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Aug 31, 2012

Medical Research Council to reassess research priorities

Africa|Health|Resources|Systems|Africa|South Africa|Systems|Disease|Pneumonia|Salim Karim|Diagnostic Tests
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The Medical Research Council (MRC) is reassessing its research priorities as it moves to tackle its declining scientific stature and to achieve greater effect on improving health in South Africa.

The agency said on Friday that it had started a revitalising process in April in light of its funding constraints. Government funding increases for the MRC averaged 3.5% over the last four years, while inflation stood at 6% and costs of medical research continued to escalate.

“MRC’s funding crunch has in-turn compromised research in medical schools and hospitals due to a lack of research funding to universities by the MRC,” the council said in a statement.

One of the issues flagged, espcially in light of the funding constraints, was the lack of rational prioritsation and the duplication of in-house research.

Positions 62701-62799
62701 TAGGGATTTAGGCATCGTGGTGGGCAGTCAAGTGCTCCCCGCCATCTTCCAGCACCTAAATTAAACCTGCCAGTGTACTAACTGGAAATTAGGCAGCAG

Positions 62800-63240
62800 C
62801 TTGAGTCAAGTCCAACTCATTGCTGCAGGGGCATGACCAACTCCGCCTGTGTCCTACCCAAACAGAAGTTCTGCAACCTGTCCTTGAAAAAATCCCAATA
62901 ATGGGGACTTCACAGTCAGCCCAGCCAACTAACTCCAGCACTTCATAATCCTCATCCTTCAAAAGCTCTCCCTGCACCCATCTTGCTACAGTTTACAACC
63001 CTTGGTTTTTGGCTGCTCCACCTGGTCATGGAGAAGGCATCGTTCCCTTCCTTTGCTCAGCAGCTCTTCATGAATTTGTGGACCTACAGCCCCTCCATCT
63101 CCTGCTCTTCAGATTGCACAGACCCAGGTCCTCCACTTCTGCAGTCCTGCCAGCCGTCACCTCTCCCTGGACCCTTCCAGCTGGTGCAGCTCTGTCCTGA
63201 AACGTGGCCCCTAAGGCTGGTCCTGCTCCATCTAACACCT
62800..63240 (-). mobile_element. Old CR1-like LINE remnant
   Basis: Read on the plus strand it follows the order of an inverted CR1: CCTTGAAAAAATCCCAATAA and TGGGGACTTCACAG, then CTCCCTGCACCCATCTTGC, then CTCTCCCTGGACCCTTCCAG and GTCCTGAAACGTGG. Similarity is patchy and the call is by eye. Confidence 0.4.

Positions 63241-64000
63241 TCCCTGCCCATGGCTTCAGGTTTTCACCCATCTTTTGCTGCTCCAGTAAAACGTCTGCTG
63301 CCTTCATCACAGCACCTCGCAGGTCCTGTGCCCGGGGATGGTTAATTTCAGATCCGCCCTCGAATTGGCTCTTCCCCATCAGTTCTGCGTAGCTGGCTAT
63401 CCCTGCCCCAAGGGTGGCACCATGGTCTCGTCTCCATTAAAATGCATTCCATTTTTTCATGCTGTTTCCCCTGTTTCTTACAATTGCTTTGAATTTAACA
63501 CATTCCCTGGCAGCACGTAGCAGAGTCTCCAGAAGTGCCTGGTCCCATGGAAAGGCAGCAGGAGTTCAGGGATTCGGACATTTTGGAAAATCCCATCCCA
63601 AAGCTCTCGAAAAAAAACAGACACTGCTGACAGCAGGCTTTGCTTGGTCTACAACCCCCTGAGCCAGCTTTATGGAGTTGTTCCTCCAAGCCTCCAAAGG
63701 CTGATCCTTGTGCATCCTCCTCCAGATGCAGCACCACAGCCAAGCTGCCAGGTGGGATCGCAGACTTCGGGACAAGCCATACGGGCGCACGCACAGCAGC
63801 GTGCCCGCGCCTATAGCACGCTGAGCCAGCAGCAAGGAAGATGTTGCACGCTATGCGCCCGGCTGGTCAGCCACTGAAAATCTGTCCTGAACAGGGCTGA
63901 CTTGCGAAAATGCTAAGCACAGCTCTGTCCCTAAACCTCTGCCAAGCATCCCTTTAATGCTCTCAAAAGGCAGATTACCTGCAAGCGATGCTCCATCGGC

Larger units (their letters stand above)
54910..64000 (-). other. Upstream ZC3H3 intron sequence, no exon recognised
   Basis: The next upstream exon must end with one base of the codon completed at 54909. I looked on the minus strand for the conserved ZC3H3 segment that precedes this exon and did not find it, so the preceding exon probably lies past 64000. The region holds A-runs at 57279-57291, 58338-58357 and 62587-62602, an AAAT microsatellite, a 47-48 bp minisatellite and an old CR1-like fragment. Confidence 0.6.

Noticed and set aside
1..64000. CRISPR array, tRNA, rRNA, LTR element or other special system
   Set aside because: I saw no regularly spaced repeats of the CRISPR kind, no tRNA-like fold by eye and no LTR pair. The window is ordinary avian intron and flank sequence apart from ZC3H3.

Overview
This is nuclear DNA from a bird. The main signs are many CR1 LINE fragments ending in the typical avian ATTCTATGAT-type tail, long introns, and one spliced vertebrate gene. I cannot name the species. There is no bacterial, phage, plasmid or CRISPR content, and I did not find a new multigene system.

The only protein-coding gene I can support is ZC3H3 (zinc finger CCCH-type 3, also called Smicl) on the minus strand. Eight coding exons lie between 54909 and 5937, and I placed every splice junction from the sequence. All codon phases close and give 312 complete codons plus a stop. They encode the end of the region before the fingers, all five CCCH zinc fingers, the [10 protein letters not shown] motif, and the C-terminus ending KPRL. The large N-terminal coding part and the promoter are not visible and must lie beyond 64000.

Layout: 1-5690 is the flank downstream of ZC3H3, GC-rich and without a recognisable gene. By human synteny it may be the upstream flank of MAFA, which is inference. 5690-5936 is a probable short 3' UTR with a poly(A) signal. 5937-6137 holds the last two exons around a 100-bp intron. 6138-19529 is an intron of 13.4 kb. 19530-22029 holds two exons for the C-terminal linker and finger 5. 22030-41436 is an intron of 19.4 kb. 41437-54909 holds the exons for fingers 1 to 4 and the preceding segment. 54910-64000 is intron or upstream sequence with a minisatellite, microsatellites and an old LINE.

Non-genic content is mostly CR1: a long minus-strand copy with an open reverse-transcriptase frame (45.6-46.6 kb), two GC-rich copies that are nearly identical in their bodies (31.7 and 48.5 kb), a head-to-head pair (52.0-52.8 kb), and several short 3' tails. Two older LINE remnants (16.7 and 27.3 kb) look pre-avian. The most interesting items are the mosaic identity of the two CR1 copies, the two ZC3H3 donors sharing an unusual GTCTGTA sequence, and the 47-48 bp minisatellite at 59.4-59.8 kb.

The MRC is devoting resources to in-house research in some areas that have not featured among the common causes of ill health, while it has no in-house research unit on pneumonia or diarrhoea – the two most important causes of death in children.

The agency, which drew up a seven-point proposal as part of the reassessment process, said it would prioritise its in-house research to focus on the ten most common causes of death and disease in South Africa.

“As part of this process, some in-house research programmes may potentially be merged or closed. These proposals are being discussed widely with MRC staff and stakeholders in order to map out the best way forward. No decisions have been taken at this point and consultations are ongoing.”

The council would also focus on increasing funding to universities and medical schools to rebuild their health research, especially clinical research; creating new funding approaches for the development of new drugs, vaccines and diagnostic tests, improving the efficiency and effectiveness of the organisation’s administrative systems; improving the peer-review and quality of MRC research and tackling its laboratory and office space needs.

Further, it had identified the need to improve its in-house library to ensure MRC researchers have access to the latest medical journals.

“The MRC is pivotal to generating new knowledge, new treatments and disease prevention strategies to build a healthy nation” MRC president Professor Salim Karim said.

He noted that the council was setting a path to reestablish the MRC as a world-class research body with high impact against death and disease in the country.

Edited by: Mariaan Webb
Creamer Media Senior Researcher and Deputy Editor Online
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